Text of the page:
How Y’all Doing? by Leslie Jordan

The life story of Instagram sensation (and much lauded actor) Leslie Jordan. I listened to the audio book, which is narrated by the author. I loved learning about his life, especially his work during the AIDS crises. What a guy. I gave this 4 stars.

Gideon the Ninth by Tamsyn Muir

Gideon just wants to escape her life, alas, she cannot. Also necromancers in space. And lesbians. What’s not to love? I really like the way this book kept me guessing, although I did figure out a plot twist or two, I didn’t see everything coming, which I appreciated. 4 stars.

The Unspoken Name by A.K. Larkwood

When Csowre is set to be sacrificed to her God in it’s temple, a stranger gives her another chance at life and she takes it. I figured out the main twist to this book about 80 pages in and that made the rest of the book hard to get through because I knew what was coming. It took me an entire month to read this. 3 stars.

Stats time! I love looking at my stats! If you haven’t discovered The StoryGraph yet, here’s your chance!


My book moods for the last month seem pretty on point with 5 adventurous books. But 3 dark books? That’s a weird stat.


5 medium paced books seem about right. All I ever seem to read are medium paced books. Or is that it is all authors seem to write?

Page Numbers

The page number slices make sense. I definitely read several 400 page books this month.


I read a non fiction book! Go me! I really ne to try and read one a month. She says every month.


I don’t usually read so much Sci-Fi in a given month. Maybe this is indicative of a positive change?

Star Ratings

Only 1 five star book this month? Compared to previous months that’s positively terrible. Or, am I just getting more critical?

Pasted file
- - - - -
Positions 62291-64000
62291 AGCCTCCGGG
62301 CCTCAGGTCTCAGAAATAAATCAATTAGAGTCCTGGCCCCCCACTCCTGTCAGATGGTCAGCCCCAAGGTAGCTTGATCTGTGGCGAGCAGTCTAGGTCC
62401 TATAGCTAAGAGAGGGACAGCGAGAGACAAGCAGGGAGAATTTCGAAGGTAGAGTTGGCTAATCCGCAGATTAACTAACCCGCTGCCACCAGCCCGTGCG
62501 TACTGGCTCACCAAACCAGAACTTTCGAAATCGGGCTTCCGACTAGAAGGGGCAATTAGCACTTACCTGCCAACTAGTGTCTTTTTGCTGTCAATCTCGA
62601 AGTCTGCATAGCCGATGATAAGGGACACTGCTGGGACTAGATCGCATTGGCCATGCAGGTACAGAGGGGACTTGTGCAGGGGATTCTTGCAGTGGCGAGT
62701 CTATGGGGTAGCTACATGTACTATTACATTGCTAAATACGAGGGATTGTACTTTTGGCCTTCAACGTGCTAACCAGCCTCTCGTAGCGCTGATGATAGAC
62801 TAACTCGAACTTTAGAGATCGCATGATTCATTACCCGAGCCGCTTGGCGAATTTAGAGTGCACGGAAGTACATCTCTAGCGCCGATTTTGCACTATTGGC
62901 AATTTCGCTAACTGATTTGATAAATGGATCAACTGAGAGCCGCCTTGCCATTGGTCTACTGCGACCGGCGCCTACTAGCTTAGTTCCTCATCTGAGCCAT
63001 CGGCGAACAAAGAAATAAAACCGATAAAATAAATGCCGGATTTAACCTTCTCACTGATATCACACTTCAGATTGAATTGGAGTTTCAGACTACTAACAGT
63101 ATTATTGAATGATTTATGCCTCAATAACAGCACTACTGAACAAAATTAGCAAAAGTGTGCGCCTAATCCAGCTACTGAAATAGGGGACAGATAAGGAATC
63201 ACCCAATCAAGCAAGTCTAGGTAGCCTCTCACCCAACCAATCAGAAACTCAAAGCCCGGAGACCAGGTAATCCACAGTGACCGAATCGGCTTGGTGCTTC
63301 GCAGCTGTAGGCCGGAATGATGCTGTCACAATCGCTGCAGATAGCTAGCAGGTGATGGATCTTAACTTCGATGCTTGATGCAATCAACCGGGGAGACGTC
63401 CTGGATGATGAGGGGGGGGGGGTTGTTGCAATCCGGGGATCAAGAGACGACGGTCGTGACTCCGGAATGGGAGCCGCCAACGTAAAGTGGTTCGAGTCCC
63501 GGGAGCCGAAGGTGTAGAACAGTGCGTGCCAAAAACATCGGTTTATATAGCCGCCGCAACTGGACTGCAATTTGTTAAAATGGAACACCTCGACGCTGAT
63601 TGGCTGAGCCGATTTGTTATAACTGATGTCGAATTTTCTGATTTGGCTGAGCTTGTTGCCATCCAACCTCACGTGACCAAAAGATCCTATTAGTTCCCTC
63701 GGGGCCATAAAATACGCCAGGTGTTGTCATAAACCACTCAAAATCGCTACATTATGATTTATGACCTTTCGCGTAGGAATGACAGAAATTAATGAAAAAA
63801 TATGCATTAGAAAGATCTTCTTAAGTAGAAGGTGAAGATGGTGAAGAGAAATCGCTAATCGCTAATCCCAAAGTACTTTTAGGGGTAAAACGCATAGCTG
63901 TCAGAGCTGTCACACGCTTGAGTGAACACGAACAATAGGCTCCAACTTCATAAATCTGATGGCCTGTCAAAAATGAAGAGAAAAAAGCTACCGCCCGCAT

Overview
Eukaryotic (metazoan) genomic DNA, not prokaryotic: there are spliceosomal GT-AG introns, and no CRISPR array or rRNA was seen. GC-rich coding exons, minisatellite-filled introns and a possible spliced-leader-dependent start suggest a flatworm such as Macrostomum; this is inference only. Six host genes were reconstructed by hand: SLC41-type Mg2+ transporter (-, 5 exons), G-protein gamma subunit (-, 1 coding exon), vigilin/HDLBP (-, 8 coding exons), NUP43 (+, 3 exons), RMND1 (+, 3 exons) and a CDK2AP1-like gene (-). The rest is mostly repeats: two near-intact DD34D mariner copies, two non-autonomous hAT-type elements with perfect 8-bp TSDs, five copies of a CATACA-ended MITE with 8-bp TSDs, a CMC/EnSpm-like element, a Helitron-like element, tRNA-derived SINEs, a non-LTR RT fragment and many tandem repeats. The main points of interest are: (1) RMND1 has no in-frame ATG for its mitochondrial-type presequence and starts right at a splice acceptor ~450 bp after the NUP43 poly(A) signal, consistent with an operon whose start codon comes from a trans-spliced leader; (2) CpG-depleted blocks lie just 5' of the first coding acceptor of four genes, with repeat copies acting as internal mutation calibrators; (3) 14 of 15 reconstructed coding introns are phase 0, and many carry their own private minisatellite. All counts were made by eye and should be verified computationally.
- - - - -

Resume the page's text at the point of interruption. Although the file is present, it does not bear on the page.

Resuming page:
I managed to accomplish my TBR! Whoo hoo! Go me! It’s been so long since I finished a TBR. To be fair, it’s been a long time since I did a TBR, because mood reading.

The Autobiography of Santa Claus – A Book Review

So I’m just gonna say it: This book is freaking adorable.

It really, truly is.

It follows the story of Santa Claus, from his humble beginnings as Nickolas the priest, to his later life as Father Christmas. It covers the course of about 1700 years so we get to see some of human history through his eyes. Which is fascinating!

His adventures take you all over Christendom, as Nickolas is a priest after all. And Santa does only go where the legend of Santa spreads. You watch as he encounters historical figures (most real, one or two not so much), places, and events. You see and experience these things through his eyes.

Now the book does shy away from some of the harsher realities that take place but also embraces others. Like the persecution of early Christians by the Roman empire. It’s not graphic though.

It’s very much a work of fiction but would stand up to some of the autobiographies I have read. It reads very much like a true story, and you find yourself getting swept up into the world of Saint Nickolas as a result.

I loved the way quiet way Nickolas moved through this world, just wanting to give gifts to those less fortunate than he. He was so determined to remain anonymous that he was well and truly shocked when gifts kept being given in his name.

His helpers are a ragtag bunch of interesting historical figures. From former slaves to warlords to priests to writers and many more! To give just one of them away would take the fun out of finding out for yourself.

You can tell Jeff Guinn, the author really did his research on various topics, religious beliefs, and peoples. He also happens to have a reference list in the back of the book just in case you wanted to doubt that he put in any research time on this book.

Cause he did.

And this book reads like a love letter to Santa Claus as a result.

To sum up, I truly loved this book. I thought it was well written and well researched. The characters were bright and vibrant. The world was colorful. The pacing was consistent throughout, which was nice. I can’t say it enough, I loved this book! 5 out of 5 stars.

November 2020 Book Haul

Well, so much for No Buy November.

Also, Amazon and Book Outlet were having sales so it’s not my fault. It’s theirs.

Though does it count if I don’t have the books yet? Because I don’t have the Book Outlet books yet. Those should count for December, right?


Dune by Frank Herbert